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Finish resistant to tea.

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Forum topic by AESamuel posted 03-24-2019 03:46 PM 269 views 0 times favorited 11 replies Add to Favorites Watch
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AESamuel

93 posts in 1550 days


03-24-2019 03:46 PM

Hi there!

I’m making a small rest for used tea bags out of walnut and am now considering what finish to apply. The finish will need to be resistant to small amounts of warm water sitting on the surface, and of course the tannins from the tea. It will also be washed briefly in warm soapy water every now and again.

My first thought was simple poly or marine poly but it’s not my favourite finish to apply. Would a spray lacquer be durable enough? Is it worth putting BLO or Danish oil underneath incase there is damage to the outer finish?

Many thanks,
Asa


11 replies so far

View Woodknack's profile

Woodknack

12726 posts in 2707 days


#1 posted 03-24-2019 05:02 PM

I would be tempted to test as I’m not sure what the acids in tea will do to a finish. You could always use epoxy.

-- Rick M, http://thewoodknack.blogspot.com/

View CaptainKlutz's profile (online now)

CaptainKlutz

1088 posts in 1822 days


#2 posted 03-24-2019 05:59 PM

Tannic acid will eat thru any porous top coat, so grain needs to be filled to reduce permeation. It is also used as a yellow/brown dye component, so expect some yellowing on any polymer.

Note that all single part polyurethanes are moisture permeable (even Marine poly), and won’t tolerate extended water contact. When they absorb water, they will blush or turn white. The 2 part poly are formulated to have significantly less permeability, and perform much better than even epoxy.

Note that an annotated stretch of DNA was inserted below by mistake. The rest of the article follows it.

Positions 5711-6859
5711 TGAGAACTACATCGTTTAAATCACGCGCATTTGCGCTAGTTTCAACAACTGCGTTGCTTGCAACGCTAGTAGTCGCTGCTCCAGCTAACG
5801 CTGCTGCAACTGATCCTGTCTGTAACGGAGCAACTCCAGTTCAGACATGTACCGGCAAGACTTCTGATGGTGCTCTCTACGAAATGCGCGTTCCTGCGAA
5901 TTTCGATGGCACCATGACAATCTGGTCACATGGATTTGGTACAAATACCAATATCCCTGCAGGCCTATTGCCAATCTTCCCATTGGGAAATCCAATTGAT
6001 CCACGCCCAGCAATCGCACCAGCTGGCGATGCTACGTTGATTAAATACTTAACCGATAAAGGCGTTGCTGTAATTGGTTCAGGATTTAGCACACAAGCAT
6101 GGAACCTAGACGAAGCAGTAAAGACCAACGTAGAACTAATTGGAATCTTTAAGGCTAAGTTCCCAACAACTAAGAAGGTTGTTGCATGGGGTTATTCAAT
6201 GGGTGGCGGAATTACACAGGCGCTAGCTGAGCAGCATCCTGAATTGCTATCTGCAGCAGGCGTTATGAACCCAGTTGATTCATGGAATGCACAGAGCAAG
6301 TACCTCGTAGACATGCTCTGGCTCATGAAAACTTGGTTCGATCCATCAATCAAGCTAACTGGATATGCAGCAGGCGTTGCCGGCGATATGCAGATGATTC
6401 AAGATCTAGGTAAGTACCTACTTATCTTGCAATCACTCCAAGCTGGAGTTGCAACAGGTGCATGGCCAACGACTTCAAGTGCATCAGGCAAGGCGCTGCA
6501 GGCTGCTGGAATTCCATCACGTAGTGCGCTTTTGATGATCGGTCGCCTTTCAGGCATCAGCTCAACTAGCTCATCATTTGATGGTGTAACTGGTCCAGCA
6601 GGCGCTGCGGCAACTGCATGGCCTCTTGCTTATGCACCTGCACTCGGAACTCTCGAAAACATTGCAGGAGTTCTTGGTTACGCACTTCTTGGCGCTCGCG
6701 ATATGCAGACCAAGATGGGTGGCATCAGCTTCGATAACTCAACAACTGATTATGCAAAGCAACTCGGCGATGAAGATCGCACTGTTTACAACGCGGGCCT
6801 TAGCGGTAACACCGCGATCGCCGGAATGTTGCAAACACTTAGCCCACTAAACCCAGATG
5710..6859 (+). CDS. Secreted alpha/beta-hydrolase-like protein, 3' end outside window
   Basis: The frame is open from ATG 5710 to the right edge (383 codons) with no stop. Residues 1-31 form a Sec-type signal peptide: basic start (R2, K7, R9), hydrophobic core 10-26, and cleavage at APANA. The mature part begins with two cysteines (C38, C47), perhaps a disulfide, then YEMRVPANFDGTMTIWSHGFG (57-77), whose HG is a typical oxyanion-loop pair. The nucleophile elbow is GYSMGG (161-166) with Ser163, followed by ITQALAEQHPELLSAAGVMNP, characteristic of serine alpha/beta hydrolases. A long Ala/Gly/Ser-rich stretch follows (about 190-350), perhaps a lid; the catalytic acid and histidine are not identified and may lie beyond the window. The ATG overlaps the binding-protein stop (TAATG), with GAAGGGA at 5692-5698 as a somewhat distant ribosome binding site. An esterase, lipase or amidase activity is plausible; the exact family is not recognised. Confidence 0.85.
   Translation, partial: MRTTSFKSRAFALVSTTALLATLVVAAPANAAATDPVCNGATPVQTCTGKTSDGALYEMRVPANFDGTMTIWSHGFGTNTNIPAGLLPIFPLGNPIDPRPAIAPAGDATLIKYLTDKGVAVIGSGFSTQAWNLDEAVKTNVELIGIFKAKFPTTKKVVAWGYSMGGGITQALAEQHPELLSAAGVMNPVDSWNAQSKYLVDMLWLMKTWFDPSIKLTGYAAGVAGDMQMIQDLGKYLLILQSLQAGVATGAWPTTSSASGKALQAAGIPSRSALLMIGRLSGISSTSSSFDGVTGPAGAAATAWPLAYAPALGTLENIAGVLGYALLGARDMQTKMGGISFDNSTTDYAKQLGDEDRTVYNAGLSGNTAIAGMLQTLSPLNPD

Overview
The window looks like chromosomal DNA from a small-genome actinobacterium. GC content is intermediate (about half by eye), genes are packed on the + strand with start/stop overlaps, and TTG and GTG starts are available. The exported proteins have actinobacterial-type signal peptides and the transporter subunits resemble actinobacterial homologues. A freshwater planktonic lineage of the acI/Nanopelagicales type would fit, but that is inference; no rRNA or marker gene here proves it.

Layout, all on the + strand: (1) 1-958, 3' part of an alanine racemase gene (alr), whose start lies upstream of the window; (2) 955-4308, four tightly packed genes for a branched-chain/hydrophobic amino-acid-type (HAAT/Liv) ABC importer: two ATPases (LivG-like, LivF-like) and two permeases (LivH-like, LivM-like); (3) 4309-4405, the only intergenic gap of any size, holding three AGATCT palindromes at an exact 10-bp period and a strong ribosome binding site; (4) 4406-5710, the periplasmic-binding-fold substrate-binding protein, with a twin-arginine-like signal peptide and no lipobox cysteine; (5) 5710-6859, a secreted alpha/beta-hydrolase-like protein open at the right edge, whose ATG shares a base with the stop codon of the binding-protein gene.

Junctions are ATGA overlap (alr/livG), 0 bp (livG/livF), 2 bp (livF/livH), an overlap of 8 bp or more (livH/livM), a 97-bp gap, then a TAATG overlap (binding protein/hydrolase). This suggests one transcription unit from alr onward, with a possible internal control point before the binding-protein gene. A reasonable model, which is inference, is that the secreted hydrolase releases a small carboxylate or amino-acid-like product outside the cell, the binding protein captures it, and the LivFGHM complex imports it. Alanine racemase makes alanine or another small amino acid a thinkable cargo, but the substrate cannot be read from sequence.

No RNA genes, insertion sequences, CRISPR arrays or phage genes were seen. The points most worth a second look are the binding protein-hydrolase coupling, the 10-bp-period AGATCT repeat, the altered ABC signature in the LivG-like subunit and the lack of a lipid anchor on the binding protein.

IMHO – Best finish would be industrial grade 2K poly commonly used on commercial wood bar tops. Total PIA for use on small items. 2 part poly is not a offered as a consumer grade finish. Will need to obtain 2K poly from commercial supplier due Health/Safety issues.
Look for local Ilva coatings, AkzoNobel, Gemini, Sherwin Williams, PPG, or Mowhawk wood coatings distributor. AkzoNobel also sells clear Interthane 2 part poly top coat thru some marine supply stores.
MUST use all proper personal protective equipment.
Be safe!

-- I'm an engineer not a woodworker, but I can randomly find useful tools and furniture inside a pile of lumber!

View bondogaposis's profile

bondogaposis

5323 posts in 2679 days


#3 posted 03-24-2019 06:25 PM

I’d just use Danish oil and plan on re-oiling it from time to time.

-- Bondo Gaposis

View Andybb's profile

Andybb

1856 posts in 931 days


#4 posted 03-24-2019 07:49 PM

I’m also thinking epoxy if you want it to be impervious to everything Mrs. Nature has to throw at it.

-- Andy - Seattle USA

View SMP's profile

SMP

595 posts in 233 days


#5 posted 03-24-2019 07:52 PM

To be honest i would consider doing like a small inset of granite/marble. Tea will cause all sorts of weirdness and discoloration etc.

View jonah's profile

jonah

2063 posts in 3626 days


#6 posted 03-25-2019 12:26 AM

Epoxy, 100%. You need something that creates a totally impermeable layer.

I forget the brand, but there’s an epoxy bar top finish that would be a good fit here.

View Desert_Woodworker's profile

Desert_Woodworker

1742 posts in 1542 days


#7 posted 03-25-2019 12:38 AM

+1 for those who say epoxy

-- Desert_Woodworker

View SMP's profile

SMP

595 posts in 233 days


#8 posted 03-25-2019 03:32 AM



Epoxy, 100%. You need something that creates a totally impermeable layer.

I forget the brand, but there s an epoxy bar top finish that would be a good fit here.

- jonah

Well there are quite a few brands. I’ve used Parks, Famowood, and another brand I forget the name of used a long time ago called Spar40 i think. Have also used some from boat store (system 3?)The famowood is probably the easiest to find.

View Aj2's profile

Aj2

2125 posts in 2125 days


#9 posted 03-25-2019 03:45 AM

Why even bother making it out of wood if your just going to cover it with epoxy. :(
Might as well be brown plastic

-- Aj

View AESamuel's profile

AESamuel

93 posts in 1550 days


#10 posted 03-25-2019 03:33 PM

Thanks for the suggestions everyone, I’ll try out some of them on some test wood!

View a1Jim's profile

a1Jim

117592 posts in 3905 days


#11 posted 03-25-2019 04:04 PM

I agree with Bono


I d just use Danish oil and plan on re-oiling it from time to time.

- bondogaposis

https://www.artisticwoodstudio.com/videos

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